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Aka, how to celebrate in eco-friendly style
The holiday season is upon us, which means mulled wine by a roaring fire, Mariah Carey’s Christmas hits on repeat and, erm, three million tonnes of waste. Yes, that’s right, experts reckon that during the festive season alone, we produce an extra 30 per cent of rubbish – that’s around three million tonnes consumed and discarded.
Our mass consumption, thanks to everything from excessive food to gifting, is linked to environmental damage of epic proportions – hardly great when we know the state the planet’s in already.
How to have a sustainable Christmas
Already own a plastic tree? Don’t chuck it, whatever you do. According to the Carbon Trust, plastic trees need a minimum of 10 Christmases to be less environmentally harmful than real ones, so if you already have one, aim to take seriously good care of it. If you’re in the market for a real tree, check out recommendations from Forestry Commission – trees are sourced from sustainable forests and have a shorter transportation line.
Once Christmas is over, recycle it through your council’s recycling scheme or take it to a local recycling facility. If it was potted with its roots intact, you could always replant it in your garden until next year (you’ll need to replant it once the weather is warmer though, so keep it in a garden shed or garage until springtime).
You can rent a tree, too – it’s better for the environment and around 30 per cent cheaper than purchasing. Sites like Rental Claus or Love A Christmas Tree have options to borrow over the festive period.
Cards and wrapping paper
Still deliberating over whether to send cards? Maybe this will help make up your mind: an eye-watering 1.5 billion cards are discarded each year. Instead of wasting paper (and worrying whether they’ll actually arrive) why not send e-cards? Websites like Green Envelope and Paperless Post have great options that you can personalise.
If only real cards will do, go sustainable. Look out for the Forest Stewardship Council (FSC) mark, which means the paper was produced sustainably. Or try plastic-free 1 Tree Cards who plant trees for every card purchased, and use 100 per cent recycled cards and envelopes, plus vegan inks.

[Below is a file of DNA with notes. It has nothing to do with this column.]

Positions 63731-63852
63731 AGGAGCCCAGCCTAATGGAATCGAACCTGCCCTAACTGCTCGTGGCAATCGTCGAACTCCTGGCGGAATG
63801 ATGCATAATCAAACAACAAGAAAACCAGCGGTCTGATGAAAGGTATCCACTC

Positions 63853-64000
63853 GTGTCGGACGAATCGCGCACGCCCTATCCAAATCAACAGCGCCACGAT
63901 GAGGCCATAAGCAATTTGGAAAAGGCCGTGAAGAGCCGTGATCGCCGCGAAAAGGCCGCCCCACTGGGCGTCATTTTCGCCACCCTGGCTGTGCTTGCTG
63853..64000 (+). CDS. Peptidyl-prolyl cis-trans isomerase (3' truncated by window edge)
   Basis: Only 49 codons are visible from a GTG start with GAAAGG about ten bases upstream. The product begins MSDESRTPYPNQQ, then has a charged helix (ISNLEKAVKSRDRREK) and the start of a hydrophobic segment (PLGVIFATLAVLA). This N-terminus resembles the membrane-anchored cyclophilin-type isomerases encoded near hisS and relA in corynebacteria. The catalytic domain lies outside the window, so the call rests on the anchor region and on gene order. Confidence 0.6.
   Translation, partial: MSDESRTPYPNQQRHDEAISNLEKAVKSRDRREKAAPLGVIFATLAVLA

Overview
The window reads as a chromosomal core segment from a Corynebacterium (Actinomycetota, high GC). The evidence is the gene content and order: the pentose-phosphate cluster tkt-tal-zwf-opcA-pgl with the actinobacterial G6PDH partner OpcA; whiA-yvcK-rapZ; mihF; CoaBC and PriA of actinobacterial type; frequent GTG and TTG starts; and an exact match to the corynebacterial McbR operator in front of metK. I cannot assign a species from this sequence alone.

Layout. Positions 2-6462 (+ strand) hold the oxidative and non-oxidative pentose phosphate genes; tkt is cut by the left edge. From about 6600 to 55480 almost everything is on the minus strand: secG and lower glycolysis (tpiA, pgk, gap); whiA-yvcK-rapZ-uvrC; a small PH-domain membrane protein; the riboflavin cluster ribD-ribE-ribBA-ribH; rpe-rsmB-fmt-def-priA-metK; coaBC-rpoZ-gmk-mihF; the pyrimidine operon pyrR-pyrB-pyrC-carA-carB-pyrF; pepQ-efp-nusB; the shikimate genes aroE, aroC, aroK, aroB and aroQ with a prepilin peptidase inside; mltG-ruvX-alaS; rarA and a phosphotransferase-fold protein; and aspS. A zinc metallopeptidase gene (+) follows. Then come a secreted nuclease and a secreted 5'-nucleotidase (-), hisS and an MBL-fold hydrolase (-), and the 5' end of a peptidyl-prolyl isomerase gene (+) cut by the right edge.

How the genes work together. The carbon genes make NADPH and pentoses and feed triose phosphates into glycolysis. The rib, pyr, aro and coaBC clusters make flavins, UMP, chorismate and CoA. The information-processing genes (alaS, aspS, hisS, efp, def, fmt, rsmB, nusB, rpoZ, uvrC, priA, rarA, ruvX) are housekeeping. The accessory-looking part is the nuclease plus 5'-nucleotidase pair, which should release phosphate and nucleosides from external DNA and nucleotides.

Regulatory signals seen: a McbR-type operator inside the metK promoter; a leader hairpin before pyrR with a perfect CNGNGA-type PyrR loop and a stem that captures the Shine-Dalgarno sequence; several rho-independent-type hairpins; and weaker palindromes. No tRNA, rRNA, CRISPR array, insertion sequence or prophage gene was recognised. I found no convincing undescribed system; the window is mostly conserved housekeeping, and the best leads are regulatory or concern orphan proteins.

Oh, and always avoid glitter – it can’t be recycled. The same goes for wrapping paper – the shiny, glittery stuff is a no-go. Instead, go retro and wrap gifts using old newspapers and recyclable brown paper, tied up with string.
Like it or not, it’s time to get crafty. Instead of reaching for tinsel (which can’t be recycled) try making the most of what nature gave us. Dried-fruit peels, pine cones, holly sprigs, and foliage from the garden can all be turned into rustic-looking decorations in just a few minutes – and, even better, returned to the garden once done.
DIY paper-chains, snowflakes, and home-made wreaths will keep kids entertained for hours, and if you have plastic decorations, take care of them (protect them with old newspaper or tissue when packing them away) so that they can be reused again and again.
The same goes for fairy lights – instead of throwing them out as soon as one bulb goes, replace individual bulbs (visit YouTube for tutorials) and buy LED once they’re gone for good (they’re much more energy-efficient and cheaper to run). Setting a timer for lights mean electricity won’t be wasted, either.
Stats say we pull around 154 million crackers each year in the UK – which all head straight to landfill. Instead of buying the first (or cheapest) pack you see, look for recyclable options printed on FSC paper, and plastic-free gifts. House of Crackers and Love Tiki have some great options.
Or make your own – Keep This Cracker send reusable crackers to your door, without any single-use plastic. Fill them yourself with thoughtful gifts or jokes and reuse them each year, guilt-free. Or, kill two birds with one stone and get the kids to make their own Little Crafty Bugs versions.
It’s the moment we’ve all been waiting for – but how many of us buy way too much food at Christmas? Food waste is serious business: we throw away the equivalent of two million turkeys and 74 million mince pies each year. When it comes to your turkey dinner, the good news is that poultry is less environmentally impactful than say, beef or lamb, but it’s still worth thinking about where it’s sourced.
Buying local and organic tends to mean less carbon emissions, but size is key, too – do just two of you really need a whole turkey? If going vegan is a step too far, you could aim to buy fruit and veg loose, without the plastic packaging (be sure to take your own bags to the supermarket, too).
Freeze leftovers and give away what you don’t need using food-sharing app Olio – it allows locals in your area to use up what you won’t. Now might be a good time to start using that mysterious composting caddy your council left in your garden, too….